PRINTMAKING AS RESISTANCE

Often used to address social and political themes, the history of printmaking as a form of dissent is well documented. From protest posters to zines to leaflets, printmaking possesses the unique ability to disseminate information camouflaged as art.  Innately more egalitarian and accessible, and therefore less precious and valuable, the production of prints is often a community activity that can also easily enter the public sphere.

Screenprinting with the feminist art collective Tracers at the Museum of Contemporary Art Chicago, and Columbia College

Screenprinting with the feminist art collective Tracers at the Museum of Contemporary Art Chicago, and Columbia College

WHAT IS A PRINT?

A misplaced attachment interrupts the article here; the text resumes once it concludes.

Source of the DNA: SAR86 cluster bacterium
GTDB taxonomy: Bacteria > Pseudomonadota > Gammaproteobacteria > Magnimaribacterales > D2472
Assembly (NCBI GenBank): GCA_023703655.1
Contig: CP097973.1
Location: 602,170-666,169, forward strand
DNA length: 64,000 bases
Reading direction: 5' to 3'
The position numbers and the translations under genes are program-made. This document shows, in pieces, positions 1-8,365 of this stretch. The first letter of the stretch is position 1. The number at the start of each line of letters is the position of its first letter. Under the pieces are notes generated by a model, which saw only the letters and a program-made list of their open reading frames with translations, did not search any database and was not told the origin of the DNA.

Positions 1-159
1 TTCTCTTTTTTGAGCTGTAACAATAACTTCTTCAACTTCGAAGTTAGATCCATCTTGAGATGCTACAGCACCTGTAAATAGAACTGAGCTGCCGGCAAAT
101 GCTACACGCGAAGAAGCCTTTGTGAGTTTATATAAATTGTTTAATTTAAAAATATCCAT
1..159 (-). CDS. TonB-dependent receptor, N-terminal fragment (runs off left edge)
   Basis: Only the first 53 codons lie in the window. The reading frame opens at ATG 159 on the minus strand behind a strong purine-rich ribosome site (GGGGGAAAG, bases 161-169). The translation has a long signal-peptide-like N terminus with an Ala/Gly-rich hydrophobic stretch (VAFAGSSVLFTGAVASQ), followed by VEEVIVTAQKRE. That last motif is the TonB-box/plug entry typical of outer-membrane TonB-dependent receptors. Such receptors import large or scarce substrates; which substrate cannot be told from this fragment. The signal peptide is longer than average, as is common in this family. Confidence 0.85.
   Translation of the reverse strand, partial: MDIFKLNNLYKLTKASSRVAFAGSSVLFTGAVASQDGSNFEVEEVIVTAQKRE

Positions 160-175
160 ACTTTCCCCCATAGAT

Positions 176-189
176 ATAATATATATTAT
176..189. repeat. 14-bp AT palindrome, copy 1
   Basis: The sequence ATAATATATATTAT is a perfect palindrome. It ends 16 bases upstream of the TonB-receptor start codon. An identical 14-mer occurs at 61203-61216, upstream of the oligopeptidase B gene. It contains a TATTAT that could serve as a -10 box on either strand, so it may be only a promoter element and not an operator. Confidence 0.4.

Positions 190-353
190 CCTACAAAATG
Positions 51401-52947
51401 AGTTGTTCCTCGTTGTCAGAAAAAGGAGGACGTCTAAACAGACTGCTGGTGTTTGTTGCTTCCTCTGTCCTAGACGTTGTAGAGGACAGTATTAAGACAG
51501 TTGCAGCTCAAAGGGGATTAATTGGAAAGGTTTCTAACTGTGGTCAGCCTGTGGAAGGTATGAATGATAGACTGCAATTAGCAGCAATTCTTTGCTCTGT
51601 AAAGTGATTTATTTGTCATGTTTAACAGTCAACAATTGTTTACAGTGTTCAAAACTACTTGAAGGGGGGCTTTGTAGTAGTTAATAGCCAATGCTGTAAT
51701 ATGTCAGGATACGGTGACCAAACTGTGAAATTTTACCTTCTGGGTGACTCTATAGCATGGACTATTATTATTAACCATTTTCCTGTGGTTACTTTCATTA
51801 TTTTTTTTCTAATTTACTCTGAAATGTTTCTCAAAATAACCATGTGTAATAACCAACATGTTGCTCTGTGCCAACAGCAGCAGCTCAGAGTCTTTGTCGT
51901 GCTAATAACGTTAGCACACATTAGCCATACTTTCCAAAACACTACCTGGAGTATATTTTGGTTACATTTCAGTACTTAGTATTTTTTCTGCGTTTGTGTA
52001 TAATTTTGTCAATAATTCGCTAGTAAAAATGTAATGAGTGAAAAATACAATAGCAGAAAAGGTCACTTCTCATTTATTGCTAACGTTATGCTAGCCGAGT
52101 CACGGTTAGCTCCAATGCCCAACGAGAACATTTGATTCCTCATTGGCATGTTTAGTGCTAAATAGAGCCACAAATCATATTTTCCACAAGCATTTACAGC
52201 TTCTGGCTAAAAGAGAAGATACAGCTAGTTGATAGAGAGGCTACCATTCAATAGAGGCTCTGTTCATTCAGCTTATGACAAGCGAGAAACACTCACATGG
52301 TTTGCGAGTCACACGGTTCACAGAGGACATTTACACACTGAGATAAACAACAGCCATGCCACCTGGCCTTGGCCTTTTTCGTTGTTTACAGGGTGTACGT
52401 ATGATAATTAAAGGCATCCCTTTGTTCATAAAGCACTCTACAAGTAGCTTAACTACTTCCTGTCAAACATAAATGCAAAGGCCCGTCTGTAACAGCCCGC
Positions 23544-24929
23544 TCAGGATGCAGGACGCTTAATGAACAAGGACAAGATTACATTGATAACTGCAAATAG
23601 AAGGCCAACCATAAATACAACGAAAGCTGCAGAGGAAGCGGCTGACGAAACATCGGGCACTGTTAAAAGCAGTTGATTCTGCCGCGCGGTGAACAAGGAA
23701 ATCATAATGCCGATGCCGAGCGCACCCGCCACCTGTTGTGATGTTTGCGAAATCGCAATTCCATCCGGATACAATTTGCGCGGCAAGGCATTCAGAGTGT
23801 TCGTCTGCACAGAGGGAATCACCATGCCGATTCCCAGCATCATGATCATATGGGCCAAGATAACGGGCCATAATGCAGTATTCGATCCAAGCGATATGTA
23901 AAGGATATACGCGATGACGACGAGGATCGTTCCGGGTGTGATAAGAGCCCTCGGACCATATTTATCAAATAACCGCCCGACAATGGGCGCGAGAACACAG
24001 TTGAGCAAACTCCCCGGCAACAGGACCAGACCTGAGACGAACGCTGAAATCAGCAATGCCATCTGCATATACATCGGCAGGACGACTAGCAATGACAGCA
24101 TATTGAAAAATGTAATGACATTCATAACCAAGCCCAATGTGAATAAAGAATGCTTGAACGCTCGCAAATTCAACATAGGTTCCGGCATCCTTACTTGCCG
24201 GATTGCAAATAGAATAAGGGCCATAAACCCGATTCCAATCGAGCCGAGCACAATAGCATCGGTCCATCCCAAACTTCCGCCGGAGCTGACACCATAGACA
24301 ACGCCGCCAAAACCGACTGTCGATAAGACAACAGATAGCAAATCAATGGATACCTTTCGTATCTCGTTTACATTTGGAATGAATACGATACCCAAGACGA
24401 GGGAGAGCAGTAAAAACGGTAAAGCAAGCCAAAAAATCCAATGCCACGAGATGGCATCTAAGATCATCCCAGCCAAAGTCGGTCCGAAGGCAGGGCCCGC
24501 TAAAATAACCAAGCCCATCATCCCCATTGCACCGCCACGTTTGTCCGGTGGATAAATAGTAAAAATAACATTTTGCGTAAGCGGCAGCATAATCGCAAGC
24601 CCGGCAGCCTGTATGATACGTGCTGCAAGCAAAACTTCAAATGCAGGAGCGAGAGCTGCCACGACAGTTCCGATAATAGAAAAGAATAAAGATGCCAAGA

“A print is a work of art made up of ink on paper and existing in multiple examples. It is created not by drawing directly on paper, but through an indirect transfer process. The artist begins by creating a composition on another surface and the transfer occurs when a sheet of paper, placed in contact with this surface, is run through a printing press. Among the advantages of making an artwork in this way is that numerous “impressions” can be made, because new pieces of paper can be sent through the press in the same way.” More information and interactive demonstrations of the four main types of printmaking can be found at the Museum of Modern Art website.

Printmaking shops at the City College of Chicago (Harold Washington College), Oberlin College, and Spudnik Press

Printmaking shops at the City College of Chicago (Harold Washington College), Oberlin College, and Spudnik Press

RESOURCES AND EXAMPLES:

SR.jpg
BP.jpg

BLACK PANTHER PARTY / interview with Emory Douglas, who guided most of party's imagery

JP.jpg
AC.jpg
LM.jpg